Alumni testimonies

Alumni testimonials

A great help in your career path can come from others sharing their experience and knowledge with you.

Hear the stories of our alumni, in which they speak about their experiences and challenges, and about where they are now in their careers, and lives after Oceans & Lakes.

These are the stories of Michaël Ronse, Arida Fauziyah and Reagan Okoth.


 Michaël Ronse, Oceans & Lakes alumnus 2022

 Mediterranean Wetlands Observatory, France

Choosing your academic journey, and making sure it really fits you, feels like it is one of the hardest and most stressful steps in your life. Thankfully,  life sometimes goes smooth, and you make the right choices. Enrolling in the Oceans & Lakes program was one of them. After my first master degree, I was expecting in-depth knowledge and skills in marine and freshwater sciences to complete my background. But I got so much more. During this master’s programme, I got the chance to dig into a wide range of disciplines, from fundamental to applied knowledge. Thanks to multidisciplinary and passionate experts from three different universities, I got access to high-quality theoretical courses and practical experience, not only on natural sciences, but also on policy and management. The Oceans & Lakes program is so rich in terms of laboratory work, field training, seminars and groups assignments, that you just keep discovering and learning. Furthermore, in this programme, the students come from all around the world, they help each other and have fun together. On top of this, the staff is dedicated and supporting.  This makes the program really unique. Today, I am really grateful for having completed this program because I feel confident to start my international career as a scientist,  but also as a human being, thanks to the values I shared with my fellows and the Oceans & Lakes staff.


 Arida Fauziyah, Oceans & Lakes alumna 2019 

 PhD Candidate at Institut Teknologi Bandung, Indonesia

Hello everyone, my name is Arida Fauziyah from Indonesia. I graduated from Oceans and Lakes in September 2019. Carrying home a distinction degree and international internship experience, I was confident to put them into practice in the area of mangrove management. The plan was to go home and apply for PhD opportunities abroad while applying for some positions in the country. Twelve months passed by, yet not a single official acceptance letter landed in my mail.
In the name of self-introspection, I second-guessed myself a lot during those times. But I'm more than lucky to have the best support system around me, those are my family and friends. My best friend Kylene and I talked every day, encouraging, and convincing each other about the saying “a smooth sea never made a skilled sailor”. We both realised that Oceans and Lakes courses have taught us beyond topping those academic grades, but to also top challenges in the real world. We figured out that it is better to start scholarship and job hunting prior to graduation. We also have noticed that social skill upgrades are needed to expand our professional networking.
In December 2020, I got accepted to a fully-funded PhD position at Bandung Institute of Technology Indonesia. This will be
a joint PhD, in collaboration with the Marine Biology lab of Professor Marc Kochzius at the Vrije Universiteit Brussel. My research will be focused on developing sustainable mud crab Scylla sp. aquasilviculture in Indonesian mangroves. Currently, I am preparing for the first field sampling campaign in the mangrove forests of Central Java and East Kalimantan Indonesia. If you are interested in the same endeavors, do not hesitate to contact me.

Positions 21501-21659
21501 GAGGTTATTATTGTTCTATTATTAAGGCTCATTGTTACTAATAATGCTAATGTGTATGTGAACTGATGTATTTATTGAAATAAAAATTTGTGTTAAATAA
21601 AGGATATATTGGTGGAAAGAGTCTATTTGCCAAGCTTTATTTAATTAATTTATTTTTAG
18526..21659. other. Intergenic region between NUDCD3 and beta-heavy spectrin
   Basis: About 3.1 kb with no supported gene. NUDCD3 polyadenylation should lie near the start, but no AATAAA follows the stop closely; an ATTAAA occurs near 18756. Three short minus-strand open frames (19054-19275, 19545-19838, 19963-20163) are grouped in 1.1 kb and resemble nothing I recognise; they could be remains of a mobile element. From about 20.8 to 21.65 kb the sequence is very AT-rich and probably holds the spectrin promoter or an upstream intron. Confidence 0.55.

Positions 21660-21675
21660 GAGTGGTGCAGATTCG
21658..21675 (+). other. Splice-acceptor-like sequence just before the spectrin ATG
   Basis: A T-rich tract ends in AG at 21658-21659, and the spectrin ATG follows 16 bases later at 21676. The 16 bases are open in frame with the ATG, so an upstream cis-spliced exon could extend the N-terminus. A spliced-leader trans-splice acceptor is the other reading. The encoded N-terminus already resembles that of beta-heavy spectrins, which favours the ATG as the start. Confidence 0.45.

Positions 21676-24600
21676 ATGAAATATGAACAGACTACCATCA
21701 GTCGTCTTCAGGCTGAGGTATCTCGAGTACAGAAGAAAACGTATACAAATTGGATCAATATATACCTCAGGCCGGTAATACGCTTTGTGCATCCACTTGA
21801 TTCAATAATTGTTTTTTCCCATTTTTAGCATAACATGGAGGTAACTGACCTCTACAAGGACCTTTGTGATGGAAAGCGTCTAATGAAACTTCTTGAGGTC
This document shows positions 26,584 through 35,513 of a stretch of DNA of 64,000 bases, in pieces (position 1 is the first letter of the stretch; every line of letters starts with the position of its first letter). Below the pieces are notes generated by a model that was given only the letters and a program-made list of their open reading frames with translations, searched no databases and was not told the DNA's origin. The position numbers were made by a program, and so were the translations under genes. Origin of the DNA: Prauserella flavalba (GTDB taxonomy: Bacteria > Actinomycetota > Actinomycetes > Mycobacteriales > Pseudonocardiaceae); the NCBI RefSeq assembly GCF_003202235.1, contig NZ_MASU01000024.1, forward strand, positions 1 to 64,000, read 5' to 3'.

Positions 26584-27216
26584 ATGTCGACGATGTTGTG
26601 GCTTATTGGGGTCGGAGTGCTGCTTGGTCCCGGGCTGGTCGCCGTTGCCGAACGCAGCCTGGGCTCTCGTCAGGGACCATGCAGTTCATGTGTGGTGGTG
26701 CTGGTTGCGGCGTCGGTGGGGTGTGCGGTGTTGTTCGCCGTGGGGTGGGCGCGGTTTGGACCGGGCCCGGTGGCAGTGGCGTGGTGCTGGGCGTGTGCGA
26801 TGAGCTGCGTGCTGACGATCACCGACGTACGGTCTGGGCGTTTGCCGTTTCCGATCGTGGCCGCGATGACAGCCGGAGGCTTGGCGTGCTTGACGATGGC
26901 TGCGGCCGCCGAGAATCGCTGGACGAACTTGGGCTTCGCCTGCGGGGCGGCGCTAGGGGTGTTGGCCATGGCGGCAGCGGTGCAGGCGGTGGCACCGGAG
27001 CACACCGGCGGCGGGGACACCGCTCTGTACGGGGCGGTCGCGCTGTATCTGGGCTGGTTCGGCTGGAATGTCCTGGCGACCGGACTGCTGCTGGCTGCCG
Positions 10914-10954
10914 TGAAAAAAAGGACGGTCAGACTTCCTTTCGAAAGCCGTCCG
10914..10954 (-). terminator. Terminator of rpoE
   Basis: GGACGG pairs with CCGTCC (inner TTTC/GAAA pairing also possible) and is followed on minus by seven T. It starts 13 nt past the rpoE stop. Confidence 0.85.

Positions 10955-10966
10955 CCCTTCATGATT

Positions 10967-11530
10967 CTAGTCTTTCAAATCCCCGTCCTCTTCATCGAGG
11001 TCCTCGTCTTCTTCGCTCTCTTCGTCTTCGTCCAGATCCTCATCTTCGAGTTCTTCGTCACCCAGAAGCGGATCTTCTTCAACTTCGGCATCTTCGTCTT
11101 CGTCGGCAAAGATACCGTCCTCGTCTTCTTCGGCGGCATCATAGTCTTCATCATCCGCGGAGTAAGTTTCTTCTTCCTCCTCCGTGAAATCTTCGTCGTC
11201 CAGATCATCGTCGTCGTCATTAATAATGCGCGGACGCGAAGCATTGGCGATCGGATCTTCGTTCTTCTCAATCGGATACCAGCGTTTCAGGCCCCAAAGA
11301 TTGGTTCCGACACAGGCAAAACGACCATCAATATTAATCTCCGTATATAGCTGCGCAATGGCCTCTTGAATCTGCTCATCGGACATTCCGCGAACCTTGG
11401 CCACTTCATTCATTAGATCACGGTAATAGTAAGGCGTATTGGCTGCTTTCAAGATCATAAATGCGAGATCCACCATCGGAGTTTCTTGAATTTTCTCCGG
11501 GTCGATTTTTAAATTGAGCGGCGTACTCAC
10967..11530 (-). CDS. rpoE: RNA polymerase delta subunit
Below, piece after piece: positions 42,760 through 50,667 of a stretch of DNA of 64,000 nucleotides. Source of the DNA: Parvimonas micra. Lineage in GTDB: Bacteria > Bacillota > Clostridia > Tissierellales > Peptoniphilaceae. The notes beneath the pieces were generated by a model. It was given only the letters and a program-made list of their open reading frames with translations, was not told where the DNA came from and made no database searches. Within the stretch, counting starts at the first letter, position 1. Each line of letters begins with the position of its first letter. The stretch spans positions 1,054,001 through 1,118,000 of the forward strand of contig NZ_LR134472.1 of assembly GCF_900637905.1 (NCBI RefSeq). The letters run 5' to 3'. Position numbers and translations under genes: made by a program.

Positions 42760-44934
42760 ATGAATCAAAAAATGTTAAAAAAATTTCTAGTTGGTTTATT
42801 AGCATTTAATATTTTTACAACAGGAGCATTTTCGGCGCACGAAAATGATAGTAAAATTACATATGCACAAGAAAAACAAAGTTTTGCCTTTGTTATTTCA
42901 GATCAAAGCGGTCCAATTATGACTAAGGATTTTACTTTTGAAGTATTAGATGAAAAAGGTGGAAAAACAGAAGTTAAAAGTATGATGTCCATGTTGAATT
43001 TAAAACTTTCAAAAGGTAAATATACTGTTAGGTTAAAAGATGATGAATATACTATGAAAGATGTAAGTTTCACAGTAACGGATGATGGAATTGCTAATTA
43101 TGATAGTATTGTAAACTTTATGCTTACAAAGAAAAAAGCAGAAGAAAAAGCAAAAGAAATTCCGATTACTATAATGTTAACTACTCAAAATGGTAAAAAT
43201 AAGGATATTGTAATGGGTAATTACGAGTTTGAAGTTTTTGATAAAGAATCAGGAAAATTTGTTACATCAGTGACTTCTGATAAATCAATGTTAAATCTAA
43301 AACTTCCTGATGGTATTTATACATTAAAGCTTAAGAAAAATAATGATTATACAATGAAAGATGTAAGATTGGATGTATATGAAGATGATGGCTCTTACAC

Reagan Okoth, Oceans & Lakes alumnus 2020 

Research assistant at the Alfred Wegener Institute – AWI (Centre for Polar and Marine Research), Germany

After completing the Oceans and Lakes degree, I decided to register for a second master to study Earth Observation and Remote Sensing in Germany. This move was inspired by my experiences during my Oceans and Lakes studies, as I realised that the global marine ecosystem is an integral part of the Earth’s biogeochemical cycle, formed by a myriad of physical, chemical and biological processes. Many of these processes, I believe, can only be understood by harnessing the possibilities presented by the advent of satellite technology, such as routine survey and monitoring of the Earth’s surface, especially the land-water nexus.
While waiting to start the new master programme, I took a two-month internship position at Alfred Wegener Institute - AWI (Centre for Polar and Marine Research) in Potsdam, Germany, where I worked on a project on Remote Sensing Vegetation Classification in the Russian Arctic, the Lena Delta. The key objective of the project was to identify changes in vegetation structure across time using high-resolution satellite images. Therefore I used state-of-the-art classification procedures to map and analyse the current and past vegetation community boundaries, as this was an important deliverable of the project.
After completing the master programme, AWI called me back to work for them as a research assistant and to continue the work I started during the internship. In my current position, my main duties are to perform classification using different satellite sensors (Landsat 8 and Sentinel-2), to compare the methods between the two sensors and to quantify the effect of the different spatial resolution (sensor property) on vegetation classes. At the same time, I am also continuing in the master's programme.
Through Oceans and Lakes, I have built a solid background in marine ecology. The next step now is growing my Remote Sensing /Earth Observation skills. My interest is to combine these two skills to better study coastal systems.

Feel free to contact us via email or via this form if you would like to be featured next!